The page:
Nominations for IMF Managing Director
The IMF Executive Board has received three nominations for the post of the next Managing Director to succeed Michel Camdessus, who resigned effective mid-February (see page 67).
On February 22, the Board received the nominations of Stanley Fischer, the current Acting Managing Director of the IMF, and Eisuke Sakakibara, former Vice Minister of Finance of Japan. On February 29, it received the nomination of Caio Koch-Weser, State Secretary for International Finance of Germany. Fischer was nominated by Jose Pedro de Morais, Jr., Executive Director for a number of African member countries; Sakakibara was nominated by Yukio Yoshimura, Executive Director for Japan; and. Koch-Weser was nominated, on behalf of the member states of the European Union, by Joao Santos, an Advisor in the Board constituency that includes Portugal, which currently holds the presidency of the European Union. A supporting statement was made by Bernd Esdar, Executive Director for Germany. The IMF’s Executive Directors are in consultation with their respective authorities on the nominations received. Also, statements by the nominating Directors have been posted on the IMF’s website (www.imf.org).
Stanley Fischer has served as First Deputy Managing Director of the IMF since September 1994. Born in Zambia, he was educated at the London School of Economics and the Massachusetts Institute of Technology (MIT). He was then successively an assistant professor of economics at the University of Chicago and a professor of economics at MIT. He has also held visiting professorships at the Hebrew University, Jerusalem, and the Hoover Institution, Stanford University. He is the author of numerous books and articles in the field of economics.
Eisuke Sakakibara is currently a professor at Keio University and a special advisor to the Japanese Ministry of Finance. He holds degrees from the universities of Tokyo and Michigan and served in a number of positions in the Ministry of Finance before being appointed Vice Minister of Finance for International Affairs in 1997. He was also an economist at the IMF from 1971 to 1975 and a visiting associate professor of economics at Harvard University during 1980-81. Sakakibara is the author of a number of publications on the Japanese economy and other economic topics.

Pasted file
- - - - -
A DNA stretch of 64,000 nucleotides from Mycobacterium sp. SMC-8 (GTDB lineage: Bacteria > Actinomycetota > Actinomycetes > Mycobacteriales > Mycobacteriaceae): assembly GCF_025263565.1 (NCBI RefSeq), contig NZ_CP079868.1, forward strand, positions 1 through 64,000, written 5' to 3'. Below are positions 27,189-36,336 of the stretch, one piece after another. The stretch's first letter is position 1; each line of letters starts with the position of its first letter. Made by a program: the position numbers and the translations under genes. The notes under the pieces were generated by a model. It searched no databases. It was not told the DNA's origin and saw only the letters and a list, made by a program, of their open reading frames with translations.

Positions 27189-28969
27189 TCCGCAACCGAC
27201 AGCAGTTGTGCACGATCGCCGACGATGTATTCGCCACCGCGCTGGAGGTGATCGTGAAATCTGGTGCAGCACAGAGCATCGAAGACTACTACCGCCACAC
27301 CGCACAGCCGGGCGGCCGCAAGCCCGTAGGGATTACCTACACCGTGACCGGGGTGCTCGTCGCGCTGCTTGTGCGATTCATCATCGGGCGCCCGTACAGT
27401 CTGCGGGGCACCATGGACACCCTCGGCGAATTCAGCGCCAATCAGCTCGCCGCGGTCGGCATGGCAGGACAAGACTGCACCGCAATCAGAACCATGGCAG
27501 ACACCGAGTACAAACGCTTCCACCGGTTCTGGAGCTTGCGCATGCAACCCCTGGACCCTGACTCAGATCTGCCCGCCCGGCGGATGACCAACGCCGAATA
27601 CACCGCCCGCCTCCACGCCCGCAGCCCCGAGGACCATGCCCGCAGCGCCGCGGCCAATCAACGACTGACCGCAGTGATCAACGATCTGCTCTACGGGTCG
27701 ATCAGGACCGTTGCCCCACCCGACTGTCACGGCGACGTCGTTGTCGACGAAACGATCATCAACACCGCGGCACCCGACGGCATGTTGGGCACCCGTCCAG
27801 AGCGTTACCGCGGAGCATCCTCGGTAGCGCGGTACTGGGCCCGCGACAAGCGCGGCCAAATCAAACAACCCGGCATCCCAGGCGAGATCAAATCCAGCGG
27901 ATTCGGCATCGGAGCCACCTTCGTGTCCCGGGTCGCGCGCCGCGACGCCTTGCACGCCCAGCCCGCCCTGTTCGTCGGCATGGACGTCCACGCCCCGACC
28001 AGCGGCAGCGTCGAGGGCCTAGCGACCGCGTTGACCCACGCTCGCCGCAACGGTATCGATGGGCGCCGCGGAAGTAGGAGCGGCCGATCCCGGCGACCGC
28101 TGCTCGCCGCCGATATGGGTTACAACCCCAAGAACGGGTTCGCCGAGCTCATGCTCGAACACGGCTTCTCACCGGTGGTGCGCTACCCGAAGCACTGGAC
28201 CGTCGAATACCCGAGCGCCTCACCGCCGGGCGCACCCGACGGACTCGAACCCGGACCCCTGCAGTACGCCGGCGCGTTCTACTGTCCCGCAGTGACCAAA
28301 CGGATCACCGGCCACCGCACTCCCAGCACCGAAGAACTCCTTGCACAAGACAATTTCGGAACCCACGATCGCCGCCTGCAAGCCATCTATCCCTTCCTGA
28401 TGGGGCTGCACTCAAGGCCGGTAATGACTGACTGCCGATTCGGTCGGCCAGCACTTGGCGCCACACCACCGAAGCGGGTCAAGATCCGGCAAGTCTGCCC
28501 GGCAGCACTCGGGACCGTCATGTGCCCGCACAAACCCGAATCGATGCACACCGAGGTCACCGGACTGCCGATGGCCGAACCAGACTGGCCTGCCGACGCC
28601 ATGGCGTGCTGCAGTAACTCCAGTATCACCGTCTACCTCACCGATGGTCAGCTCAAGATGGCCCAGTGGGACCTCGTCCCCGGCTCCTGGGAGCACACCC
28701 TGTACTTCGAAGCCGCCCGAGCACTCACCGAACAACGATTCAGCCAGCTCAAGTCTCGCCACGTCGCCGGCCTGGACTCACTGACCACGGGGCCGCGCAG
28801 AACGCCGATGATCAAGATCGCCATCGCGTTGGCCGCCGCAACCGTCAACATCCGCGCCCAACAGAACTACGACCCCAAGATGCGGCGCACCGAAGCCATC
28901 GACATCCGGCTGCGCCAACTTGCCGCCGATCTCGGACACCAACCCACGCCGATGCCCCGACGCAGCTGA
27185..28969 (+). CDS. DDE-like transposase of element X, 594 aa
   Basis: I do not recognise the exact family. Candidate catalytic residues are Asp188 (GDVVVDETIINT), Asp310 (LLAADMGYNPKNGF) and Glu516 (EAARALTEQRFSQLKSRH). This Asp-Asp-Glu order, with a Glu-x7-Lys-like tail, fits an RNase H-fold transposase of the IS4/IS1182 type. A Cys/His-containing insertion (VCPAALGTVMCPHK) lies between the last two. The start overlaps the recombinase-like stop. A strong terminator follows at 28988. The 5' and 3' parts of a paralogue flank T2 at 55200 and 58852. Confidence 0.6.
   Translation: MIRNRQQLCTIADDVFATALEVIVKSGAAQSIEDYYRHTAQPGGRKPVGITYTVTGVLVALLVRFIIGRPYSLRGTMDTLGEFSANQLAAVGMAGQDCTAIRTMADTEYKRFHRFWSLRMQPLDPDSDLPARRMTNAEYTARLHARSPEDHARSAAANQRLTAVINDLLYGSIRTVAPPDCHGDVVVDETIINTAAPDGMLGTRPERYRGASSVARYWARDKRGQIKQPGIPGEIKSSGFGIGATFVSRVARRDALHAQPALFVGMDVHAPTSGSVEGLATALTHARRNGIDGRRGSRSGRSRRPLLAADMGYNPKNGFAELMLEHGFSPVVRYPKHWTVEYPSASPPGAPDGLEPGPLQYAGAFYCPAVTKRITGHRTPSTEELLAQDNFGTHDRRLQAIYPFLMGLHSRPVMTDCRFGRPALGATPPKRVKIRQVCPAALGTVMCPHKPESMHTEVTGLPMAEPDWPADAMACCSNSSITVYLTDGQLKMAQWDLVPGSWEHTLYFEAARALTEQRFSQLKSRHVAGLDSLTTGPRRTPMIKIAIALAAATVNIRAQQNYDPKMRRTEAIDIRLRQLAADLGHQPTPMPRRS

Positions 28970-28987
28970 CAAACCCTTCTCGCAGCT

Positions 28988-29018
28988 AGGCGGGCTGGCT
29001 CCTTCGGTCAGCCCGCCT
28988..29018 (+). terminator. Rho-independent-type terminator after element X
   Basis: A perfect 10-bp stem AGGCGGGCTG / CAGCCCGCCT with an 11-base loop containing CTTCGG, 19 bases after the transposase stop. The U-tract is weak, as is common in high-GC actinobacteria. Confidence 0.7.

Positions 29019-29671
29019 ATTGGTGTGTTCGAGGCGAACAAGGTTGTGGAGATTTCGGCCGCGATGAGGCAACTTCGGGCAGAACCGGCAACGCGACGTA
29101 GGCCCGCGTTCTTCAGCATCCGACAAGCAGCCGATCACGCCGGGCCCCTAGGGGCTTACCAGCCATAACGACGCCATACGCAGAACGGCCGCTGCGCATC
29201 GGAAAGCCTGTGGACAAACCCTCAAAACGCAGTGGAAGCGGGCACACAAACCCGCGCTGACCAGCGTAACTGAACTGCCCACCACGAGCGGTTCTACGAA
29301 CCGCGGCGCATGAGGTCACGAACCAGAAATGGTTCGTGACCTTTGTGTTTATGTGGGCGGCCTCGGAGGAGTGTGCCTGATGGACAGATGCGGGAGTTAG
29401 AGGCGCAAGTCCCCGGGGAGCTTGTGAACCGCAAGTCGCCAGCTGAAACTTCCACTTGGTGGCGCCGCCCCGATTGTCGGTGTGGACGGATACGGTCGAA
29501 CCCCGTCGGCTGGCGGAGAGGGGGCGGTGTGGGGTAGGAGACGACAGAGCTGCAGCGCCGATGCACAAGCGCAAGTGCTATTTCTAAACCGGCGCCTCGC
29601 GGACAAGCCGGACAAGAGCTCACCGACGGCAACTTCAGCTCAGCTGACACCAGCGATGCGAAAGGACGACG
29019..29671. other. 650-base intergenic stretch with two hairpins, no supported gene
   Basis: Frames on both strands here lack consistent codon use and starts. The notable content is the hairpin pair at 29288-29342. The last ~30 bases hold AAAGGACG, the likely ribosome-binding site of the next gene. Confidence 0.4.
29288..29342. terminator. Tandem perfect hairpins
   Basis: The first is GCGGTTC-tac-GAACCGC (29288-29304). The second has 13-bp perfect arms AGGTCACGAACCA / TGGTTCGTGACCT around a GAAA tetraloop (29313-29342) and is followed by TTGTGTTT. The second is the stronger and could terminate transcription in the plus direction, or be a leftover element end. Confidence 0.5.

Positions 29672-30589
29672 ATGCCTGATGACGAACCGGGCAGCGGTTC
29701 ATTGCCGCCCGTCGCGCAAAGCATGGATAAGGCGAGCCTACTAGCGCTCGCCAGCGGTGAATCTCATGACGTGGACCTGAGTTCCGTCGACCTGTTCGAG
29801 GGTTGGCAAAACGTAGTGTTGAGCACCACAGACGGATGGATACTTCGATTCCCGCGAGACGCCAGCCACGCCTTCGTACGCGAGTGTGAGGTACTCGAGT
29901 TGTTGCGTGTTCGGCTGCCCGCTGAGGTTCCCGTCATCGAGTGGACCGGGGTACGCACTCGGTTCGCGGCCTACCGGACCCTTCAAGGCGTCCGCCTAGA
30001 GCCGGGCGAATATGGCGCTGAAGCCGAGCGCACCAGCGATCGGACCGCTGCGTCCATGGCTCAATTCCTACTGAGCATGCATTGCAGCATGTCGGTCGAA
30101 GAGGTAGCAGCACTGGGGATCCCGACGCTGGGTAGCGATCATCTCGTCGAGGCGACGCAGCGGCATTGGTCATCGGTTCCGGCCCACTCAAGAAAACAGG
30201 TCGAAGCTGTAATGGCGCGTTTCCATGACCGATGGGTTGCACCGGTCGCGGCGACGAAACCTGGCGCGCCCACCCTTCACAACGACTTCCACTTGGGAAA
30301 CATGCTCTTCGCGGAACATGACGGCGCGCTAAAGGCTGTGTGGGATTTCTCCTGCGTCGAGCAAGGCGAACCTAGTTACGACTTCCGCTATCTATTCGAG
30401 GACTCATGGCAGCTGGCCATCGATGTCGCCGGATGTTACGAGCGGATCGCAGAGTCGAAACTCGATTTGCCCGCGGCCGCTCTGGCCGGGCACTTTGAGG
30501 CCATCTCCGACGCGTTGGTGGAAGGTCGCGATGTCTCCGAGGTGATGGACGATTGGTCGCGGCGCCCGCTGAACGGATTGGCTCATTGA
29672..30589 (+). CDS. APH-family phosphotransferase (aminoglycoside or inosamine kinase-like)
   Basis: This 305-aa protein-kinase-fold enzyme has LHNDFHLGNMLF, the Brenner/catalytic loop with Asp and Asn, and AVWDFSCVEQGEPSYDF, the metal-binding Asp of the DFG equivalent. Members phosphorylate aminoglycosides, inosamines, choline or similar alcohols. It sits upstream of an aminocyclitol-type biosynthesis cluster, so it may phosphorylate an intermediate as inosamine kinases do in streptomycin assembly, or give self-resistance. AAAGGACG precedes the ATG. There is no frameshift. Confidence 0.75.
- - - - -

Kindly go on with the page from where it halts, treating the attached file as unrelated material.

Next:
Caio Koch-Weser has been State Secretary for International Finance at the German Finance Ministry since May 1999. Prior to that, he served for 25 years with the World Bank in a number of positions, including those of personal assistant to then Bank President Robert S. McNamara, Deputy Treasurer, Director for West Africa, Division Chief for China, and Vice President for the Middle East and North Africa, before being appointed Managing Director for Operations in 1996.
Under the terms of Article XII of the IMF’s Articles of Agreement, the Executive Board has the responsibility of selecting the Managing Director, who should be neither a governor of the IMF nor an Executive Director. Once selected, the Managing Director serves as both chairman of the Board—where he exercises no vote except a deciding vote in the case of an equal division—and chief of the operating staff of the IMF.
The Board’s aim is to reach agreement on the selection of the next Managing Director by consensus through discussion and through a process in which flexibility takes precedence over formalism. To this end, the Board held an informal straw poll by secret ballot on March 2. In the poll, Caio Koch-Weser received the largest share of voting power; Stanley Fischer received the second largest; and Eisuke Sakakibara, the third largest. Executive Directors will continue to consult with each other and their national authorities on the next steps. Although the poll can be only indicative, it enables the Board, and in particular its Dean—Abbas Mirakhor, Executive Director for the Board constituency that includes the Islamic Republic of Iran—to gauge the support for different candidates and judge the emergence of a consensus.